A Review of Some Writing Books

I’m on again, off again in a few writing projects and wanted to share some books that have been very valuable to me in the process. These are mostly related to fiction writing:

The Insider’s Guide to Getting an Agent by Lori Perkins

This book is about is getting an agent, delivered from the perspective of an insider. If you read the Amazon reviews on this one, you’ll hear a lot about a misleading title, and strangely enough I would have to agree a little. Somehow, the title implies that the book is going to show you how to get an agent. It won’t. It’s just about the process, and the information is very helpful, especially to a person who doesn’t think of herself as much of a writer. It’s largely a look at the process and politics of the industry. I’ve been going back and forth on how I’d like to pursue publication, and this book has helped me whittle down the arguments one way or another.

Self-Publishing Fiction by Gavin Sinclair

Here’s a look at the other side of my publishing quandry. The edition I have was copyrighted in 2005, so it is slightly dated, but not badly. As a hands-on overview of setting up a small publishing company, it covers subjects like organizing your book interior, printing, launching and publishing it, and perhaps most importantly, interacting with the publishing community as a self publisher. As I said, I’m not sure which direction to take, but I feel more confident about my grasp of the self-publishing process after reading this book.

Make a Scene by Jordan A. Rosenfeld

This is a valuable resource in pacing fiction storylines. For me, it was a fresh angle (have I mentioned I’m not a writer?) helping me break down a plot into bite-sized pieces, each with its own purpose and timeline. The author gives advice on creating scenes of action, drama and such like, with examples along the way showing how other novelists create and hold tension from one scene to the next. She also talks about maintaining continuity and character development between different situations. I frequently leaf through this to gain perspective on a section I’ve written or to find new ways of communicating the events in my story.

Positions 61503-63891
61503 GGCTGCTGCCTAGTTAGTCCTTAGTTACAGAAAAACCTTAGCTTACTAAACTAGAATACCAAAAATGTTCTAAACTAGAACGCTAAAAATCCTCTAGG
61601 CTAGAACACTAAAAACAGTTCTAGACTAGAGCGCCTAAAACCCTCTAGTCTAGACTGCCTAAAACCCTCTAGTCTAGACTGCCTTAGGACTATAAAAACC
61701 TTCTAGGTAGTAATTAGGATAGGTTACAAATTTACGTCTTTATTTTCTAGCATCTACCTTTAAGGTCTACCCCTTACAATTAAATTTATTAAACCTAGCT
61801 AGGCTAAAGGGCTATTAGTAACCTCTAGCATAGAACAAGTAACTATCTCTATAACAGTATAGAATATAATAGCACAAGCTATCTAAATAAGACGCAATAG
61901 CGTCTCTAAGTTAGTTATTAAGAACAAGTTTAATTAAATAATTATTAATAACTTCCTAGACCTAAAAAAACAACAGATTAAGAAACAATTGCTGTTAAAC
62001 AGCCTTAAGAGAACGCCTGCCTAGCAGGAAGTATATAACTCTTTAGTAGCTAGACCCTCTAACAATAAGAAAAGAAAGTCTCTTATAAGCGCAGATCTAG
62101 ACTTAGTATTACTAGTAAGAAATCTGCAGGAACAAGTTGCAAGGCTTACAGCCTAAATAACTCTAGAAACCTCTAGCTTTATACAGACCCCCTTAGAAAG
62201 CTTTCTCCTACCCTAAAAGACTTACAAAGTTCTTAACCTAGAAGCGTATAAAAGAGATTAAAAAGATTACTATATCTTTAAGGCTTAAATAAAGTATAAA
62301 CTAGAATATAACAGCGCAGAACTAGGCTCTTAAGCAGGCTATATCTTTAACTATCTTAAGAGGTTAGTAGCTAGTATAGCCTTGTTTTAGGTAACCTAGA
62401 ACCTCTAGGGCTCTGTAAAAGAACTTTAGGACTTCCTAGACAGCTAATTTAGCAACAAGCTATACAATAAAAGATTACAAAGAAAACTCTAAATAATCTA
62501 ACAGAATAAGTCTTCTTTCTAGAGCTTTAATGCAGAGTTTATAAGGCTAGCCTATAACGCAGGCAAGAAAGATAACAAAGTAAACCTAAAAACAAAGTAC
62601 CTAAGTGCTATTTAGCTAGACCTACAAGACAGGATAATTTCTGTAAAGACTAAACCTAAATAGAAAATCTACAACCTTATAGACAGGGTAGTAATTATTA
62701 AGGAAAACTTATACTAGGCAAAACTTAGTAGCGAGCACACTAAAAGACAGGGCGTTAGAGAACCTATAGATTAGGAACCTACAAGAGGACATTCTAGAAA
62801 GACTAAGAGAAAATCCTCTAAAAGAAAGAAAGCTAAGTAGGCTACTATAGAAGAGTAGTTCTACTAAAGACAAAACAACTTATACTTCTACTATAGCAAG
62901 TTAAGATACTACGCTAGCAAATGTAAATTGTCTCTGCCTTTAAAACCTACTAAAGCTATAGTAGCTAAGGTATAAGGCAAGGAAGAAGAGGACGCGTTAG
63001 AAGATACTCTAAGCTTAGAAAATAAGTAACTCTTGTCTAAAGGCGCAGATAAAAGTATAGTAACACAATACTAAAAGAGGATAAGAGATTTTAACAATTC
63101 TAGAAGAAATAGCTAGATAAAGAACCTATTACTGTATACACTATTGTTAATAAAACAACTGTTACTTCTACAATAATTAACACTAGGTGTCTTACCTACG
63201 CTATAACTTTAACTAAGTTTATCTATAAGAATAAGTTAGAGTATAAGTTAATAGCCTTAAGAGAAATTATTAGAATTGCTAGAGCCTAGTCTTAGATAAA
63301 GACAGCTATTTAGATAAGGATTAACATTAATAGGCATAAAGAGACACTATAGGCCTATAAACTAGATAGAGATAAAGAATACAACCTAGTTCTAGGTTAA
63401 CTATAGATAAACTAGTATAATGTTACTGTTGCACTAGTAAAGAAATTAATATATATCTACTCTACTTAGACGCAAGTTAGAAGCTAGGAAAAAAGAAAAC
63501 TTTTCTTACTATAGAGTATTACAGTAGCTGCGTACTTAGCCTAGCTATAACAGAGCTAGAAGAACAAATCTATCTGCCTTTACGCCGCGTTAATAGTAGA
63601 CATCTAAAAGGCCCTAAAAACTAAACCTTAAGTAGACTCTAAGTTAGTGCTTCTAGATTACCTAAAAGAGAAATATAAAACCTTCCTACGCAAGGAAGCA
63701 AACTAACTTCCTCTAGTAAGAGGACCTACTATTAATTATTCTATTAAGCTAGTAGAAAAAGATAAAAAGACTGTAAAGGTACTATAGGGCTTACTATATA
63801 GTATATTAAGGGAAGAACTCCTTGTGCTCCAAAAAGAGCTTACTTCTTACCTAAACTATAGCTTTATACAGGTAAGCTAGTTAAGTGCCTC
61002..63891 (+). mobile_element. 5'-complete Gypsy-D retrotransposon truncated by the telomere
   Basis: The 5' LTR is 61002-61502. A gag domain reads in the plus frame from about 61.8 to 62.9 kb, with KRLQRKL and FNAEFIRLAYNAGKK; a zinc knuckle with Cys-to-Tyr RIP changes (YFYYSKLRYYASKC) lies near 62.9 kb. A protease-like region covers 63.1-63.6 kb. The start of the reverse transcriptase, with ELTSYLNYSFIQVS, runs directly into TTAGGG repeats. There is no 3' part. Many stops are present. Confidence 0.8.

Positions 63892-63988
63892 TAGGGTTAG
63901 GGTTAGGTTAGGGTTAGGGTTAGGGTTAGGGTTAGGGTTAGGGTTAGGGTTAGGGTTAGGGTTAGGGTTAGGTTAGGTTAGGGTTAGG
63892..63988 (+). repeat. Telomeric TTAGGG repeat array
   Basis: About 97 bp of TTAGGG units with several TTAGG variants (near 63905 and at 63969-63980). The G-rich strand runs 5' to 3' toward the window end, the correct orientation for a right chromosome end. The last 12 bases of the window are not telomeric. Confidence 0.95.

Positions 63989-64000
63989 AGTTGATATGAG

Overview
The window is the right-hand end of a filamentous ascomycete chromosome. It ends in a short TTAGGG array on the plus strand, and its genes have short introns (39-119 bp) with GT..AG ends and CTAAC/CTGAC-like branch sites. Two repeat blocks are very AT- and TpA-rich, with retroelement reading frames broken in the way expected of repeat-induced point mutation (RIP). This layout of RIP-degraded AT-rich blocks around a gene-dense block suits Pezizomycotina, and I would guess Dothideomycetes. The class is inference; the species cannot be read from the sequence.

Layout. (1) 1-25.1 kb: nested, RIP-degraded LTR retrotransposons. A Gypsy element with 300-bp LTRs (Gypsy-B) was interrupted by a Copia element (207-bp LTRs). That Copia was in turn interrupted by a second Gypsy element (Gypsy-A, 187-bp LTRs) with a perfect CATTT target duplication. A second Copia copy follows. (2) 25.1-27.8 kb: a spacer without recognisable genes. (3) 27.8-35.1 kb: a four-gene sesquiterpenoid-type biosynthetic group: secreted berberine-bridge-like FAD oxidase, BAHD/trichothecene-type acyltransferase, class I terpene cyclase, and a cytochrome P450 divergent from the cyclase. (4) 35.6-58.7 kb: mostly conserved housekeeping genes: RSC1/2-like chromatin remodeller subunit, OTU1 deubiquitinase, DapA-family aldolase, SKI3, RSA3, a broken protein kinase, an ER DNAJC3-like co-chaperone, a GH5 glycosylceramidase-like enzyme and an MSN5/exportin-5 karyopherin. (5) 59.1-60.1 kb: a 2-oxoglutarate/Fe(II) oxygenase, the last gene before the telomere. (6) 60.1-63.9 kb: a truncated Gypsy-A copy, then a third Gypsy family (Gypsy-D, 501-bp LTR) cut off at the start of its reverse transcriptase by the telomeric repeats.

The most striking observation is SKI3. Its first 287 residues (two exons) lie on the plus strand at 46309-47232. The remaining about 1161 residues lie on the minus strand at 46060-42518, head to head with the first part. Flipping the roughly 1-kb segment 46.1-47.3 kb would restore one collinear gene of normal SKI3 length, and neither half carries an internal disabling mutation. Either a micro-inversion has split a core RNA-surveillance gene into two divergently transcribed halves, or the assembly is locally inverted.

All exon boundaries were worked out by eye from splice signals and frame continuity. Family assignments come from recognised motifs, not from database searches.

Bullies, Bastards and Some Other Word My Mom Doesn’t Like by Jessica Morrell

Sorry, Mom.
This book discusses creating your story’s negative characters- from heroes with human failings to antiheros to villains, Morrell sheds light on producing strong feelings in the reader. This has been particularly helpful to me as I’ve been straining to make a memorable antagonist instead of a one-dimensional stereotype. It offers advice on designing psychologically complicated villain personalities that are scary, aggravating, reprehensible, or nasty in a list of other ways. She shares tips on making them realistic and likeable while showing how to simultaneously control which characters will evoke sympathy from the reader.

Characters and Viewpoint by Orson Scott Card

This book helps the writer view characters with a little more depth with an almost clinical approach. It discusses the psychological composition of a fictional person and how the author can make the figment of his imagination as real as possible. This book is not as easy to read as some of the others in this list, but it is insightful and makes a decent reference material.

The Art of Styling Sentences by Ann Longknife and K.D. Sullivan

Okay, this one- it’s a textbook listing sentence patterns and their uses. As the cover boldly states, the book discusses 20 basic sentence patterns. Each is dissected with its communicative strengths and weaknesses and a light discussion of how it is to be constructed properly. It’s not one of those fun, inspiring, light books, but as text books go it’s certainly well written. The examples are clear and the information is easy to understand and implement, even if you’re not an English major. This is a good editing tool.

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